SO WHAT IS DE BOHUN’S DESTINY ABOUT?
I do hope that you are excited as I am about the imminent publication of De Bohun’s Destiny, and that you are looking forward to reading it. But perhaps you’d like to know a little of what it’s about? Here’s the blurb that will go up on Amazon and, eventually, on the back of the paperback:
How can you uphold a lie when you know it might destroy your family?
It is 1356, seven years since the Black Death ravaged Meonbridge, turning society upside down. Margaret, Lady de Bohun, is horrified when her husband lies about their grandson Dickon’s entitlement to inherit Meonbridge. She knows that Richard lied for the very best of reasons – to safeguard his family and its future – but lying is a sin. Yet she has no option but to maintain her husband’s falsehood…
Margaret’s companion, Matilda Fletcher, decides that the truth about young Dickon’s birth really must be told, if only to Thorkell Boune, the man she’s set her heart on winning. But Matilda’s “honesty” serves only her own interests, and she’s oblivious to the potential for disaster.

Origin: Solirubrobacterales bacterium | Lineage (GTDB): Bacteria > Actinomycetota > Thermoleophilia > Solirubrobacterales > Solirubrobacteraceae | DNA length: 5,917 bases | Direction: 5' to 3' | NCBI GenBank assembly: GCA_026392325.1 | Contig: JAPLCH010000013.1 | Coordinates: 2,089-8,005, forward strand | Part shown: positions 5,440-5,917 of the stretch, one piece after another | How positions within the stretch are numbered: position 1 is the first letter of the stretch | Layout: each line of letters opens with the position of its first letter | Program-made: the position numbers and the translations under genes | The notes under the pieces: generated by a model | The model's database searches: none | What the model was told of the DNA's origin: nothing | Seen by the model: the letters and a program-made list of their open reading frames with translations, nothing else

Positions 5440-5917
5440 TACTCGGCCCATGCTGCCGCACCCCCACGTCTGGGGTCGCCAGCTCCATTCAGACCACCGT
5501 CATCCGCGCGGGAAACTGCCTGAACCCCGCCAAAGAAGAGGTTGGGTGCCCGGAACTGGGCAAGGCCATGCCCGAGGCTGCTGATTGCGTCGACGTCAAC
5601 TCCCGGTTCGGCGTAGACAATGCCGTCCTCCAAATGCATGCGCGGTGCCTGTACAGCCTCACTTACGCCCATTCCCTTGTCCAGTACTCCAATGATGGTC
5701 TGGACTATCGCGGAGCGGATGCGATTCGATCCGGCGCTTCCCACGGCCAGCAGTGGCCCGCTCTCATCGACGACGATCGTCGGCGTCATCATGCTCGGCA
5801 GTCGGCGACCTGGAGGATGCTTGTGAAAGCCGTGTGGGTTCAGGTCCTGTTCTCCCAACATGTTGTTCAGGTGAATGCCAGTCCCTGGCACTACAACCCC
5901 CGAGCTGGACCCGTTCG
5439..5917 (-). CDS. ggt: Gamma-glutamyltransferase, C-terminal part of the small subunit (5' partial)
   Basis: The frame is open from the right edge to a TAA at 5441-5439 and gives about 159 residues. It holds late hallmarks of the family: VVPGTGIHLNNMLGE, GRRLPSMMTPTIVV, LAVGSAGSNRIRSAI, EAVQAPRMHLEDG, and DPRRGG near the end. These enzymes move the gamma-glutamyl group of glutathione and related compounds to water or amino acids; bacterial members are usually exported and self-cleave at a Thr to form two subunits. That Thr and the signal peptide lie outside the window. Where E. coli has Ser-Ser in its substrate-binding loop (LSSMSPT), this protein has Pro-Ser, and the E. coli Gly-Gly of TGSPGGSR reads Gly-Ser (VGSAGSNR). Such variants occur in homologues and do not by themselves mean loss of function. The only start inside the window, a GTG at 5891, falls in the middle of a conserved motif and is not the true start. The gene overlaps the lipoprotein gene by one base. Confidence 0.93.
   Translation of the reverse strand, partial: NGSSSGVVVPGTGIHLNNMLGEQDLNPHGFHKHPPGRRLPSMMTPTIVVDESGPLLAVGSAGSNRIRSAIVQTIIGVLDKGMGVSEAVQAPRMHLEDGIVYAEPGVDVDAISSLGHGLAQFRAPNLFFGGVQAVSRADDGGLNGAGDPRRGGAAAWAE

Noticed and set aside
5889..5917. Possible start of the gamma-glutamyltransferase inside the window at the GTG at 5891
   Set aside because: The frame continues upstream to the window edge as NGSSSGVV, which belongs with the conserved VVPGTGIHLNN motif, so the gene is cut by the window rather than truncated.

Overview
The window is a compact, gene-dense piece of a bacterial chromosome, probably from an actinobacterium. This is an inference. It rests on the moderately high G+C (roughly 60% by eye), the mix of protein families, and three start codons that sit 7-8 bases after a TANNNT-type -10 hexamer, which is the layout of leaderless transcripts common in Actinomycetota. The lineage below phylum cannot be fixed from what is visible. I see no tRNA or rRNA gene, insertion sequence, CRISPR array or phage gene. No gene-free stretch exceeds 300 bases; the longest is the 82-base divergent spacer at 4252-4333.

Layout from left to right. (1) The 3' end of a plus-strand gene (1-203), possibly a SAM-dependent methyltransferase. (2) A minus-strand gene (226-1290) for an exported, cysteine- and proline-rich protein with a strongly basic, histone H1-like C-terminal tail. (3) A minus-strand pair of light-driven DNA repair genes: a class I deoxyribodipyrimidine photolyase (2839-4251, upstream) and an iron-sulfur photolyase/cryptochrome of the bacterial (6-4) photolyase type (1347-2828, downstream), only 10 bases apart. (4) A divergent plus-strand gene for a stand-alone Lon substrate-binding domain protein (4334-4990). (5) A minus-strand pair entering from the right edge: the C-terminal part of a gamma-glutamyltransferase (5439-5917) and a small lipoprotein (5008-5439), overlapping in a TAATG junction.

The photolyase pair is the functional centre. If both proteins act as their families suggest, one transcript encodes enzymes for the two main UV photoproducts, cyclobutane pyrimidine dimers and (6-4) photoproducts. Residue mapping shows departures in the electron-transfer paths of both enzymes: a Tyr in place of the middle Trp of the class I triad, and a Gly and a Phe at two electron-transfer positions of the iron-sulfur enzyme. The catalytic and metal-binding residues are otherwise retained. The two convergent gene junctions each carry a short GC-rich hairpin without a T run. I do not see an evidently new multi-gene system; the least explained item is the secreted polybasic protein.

For Thorkell won’t scruple to pursue exactly what he wants, by whatever means are necessary, no matter who or what gets in his way…
“A lie told for the best of reasons; the truth told for the worst…”
During drafting, the book’s working title was Truth and Lies. I knew it wouldn’t be called that in the end, because it didn’t fit the “fortune” motif of the Meonbridge Chronicles series. However “Truth and Lies” did give a clue to the theme of the story: the perilous consequences of dissimulation and treachery.
Obviously I’m not going to divulge the story here, but I can say that the characters in De Bohun’s Destiny will become embroiled in deceit, either of their own making or of someone else’s, leading the perpetrators and those unfortunate enough to become caught up in their treacherous webs, into very dangerous waters.